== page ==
The treaty also gives coastal states sovereign rights to the fish and living marine resources in the ocean and oil, gas, and minerals under the seas within 200 miles of their coasts. And it gives coastal states additional rights to the oil, gas, and minerals on their continental shelves, but only if they prove to an international commission established by the convention that these geologic shelves extend more than 200 miles from their coasts.

The "extended continental shelf" of the United States extends more than 600 miles into the Arctic Ocean off the coast of Alaska, covering an area twice the size of California. The U.S. Geological Survey estimates that this area contains nearly a hundred billion barrels of oil and trillions of cubic feet of natural gas, as well as extensive deposits of valuable minerals.

The four other countries bordering the Arctic Ocean -- Russia, Canada, Norway, and Denmark -- have already enriched themselves and their people by tapping into their coastal oil and gas deposits and are staking claims to vast additional resources on their extended continental shelves in the Arctic. Norway's oil fund -- derived from revenues from oil and gas production in the North Sea -- is already worth $500 billion.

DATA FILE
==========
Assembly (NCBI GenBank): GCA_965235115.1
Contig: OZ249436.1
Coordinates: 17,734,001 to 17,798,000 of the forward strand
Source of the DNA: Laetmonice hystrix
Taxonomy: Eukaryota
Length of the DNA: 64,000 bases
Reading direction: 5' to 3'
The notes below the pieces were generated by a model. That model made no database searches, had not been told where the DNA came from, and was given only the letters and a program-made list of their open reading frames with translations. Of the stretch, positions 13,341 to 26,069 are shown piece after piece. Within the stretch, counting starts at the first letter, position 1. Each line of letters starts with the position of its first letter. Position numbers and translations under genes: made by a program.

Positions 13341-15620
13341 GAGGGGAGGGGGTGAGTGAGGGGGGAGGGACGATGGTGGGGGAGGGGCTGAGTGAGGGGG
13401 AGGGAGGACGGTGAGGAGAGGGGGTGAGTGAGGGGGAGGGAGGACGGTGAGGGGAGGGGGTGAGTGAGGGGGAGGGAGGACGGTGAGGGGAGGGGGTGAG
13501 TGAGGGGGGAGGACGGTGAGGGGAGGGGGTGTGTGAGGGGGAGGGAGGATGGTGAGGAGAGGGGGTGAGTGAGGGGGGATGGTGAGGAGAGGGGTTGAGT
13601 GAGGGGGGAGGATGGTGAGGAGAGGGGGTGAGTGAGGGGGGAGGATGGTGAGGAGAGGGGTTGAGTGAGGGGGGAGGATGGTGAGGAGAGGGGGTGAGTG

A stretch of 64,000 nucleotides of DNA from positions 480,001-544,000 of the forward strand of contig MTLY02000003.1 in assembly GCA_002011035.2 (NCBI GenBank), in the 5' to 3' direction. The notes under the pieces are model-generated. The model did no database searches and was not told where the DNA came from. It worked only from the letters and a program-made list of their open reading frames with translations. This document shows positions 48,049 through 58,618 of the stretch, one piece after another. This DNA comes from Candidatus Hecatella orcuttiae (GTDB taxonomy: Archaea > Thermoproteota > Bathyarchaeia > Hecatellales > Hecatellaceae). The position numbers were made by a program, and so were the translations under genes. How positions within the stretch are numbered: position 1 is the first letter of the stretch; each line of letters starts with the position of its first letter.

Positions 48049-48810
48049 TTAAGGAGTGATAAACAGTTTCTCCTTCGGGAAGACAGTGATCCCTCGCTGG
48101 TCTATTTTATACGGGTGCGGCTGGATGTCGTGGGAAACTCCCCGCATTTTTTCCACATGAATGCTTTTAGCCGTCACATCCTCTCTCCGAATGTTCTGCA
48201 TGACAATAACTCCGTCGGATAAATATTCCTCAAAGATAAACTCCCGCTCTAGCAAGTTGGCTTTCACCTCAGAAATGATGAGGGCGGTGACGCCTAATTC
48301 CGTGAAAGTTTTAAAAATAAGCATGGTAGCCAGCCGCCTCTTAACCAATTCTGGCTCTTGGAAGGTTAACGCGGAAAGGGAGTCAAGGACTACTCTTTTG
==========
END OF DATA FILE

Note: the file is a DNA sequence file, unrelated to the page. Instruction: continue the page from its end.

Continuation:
While these countries laugh all the way to the oil and gas bank, the U.S. sits on the sidelines unable to claim the resources on its extended continental shelf in the Arctic because it is not a party to the Law of the Sea treaty. U.S. oil and gas companies simply will not invest in these areas unless the U.S. has clear legal title. Unfortunately, a handful of Republican senators have blocked U.S. ratification of the treaty based on myths and misperceptions about the treaty. Even where their concerns may have some merit, they are heavily outweighed by the substantial national security and economic benefits to the American people of joining the treaty and the high costs of not joining.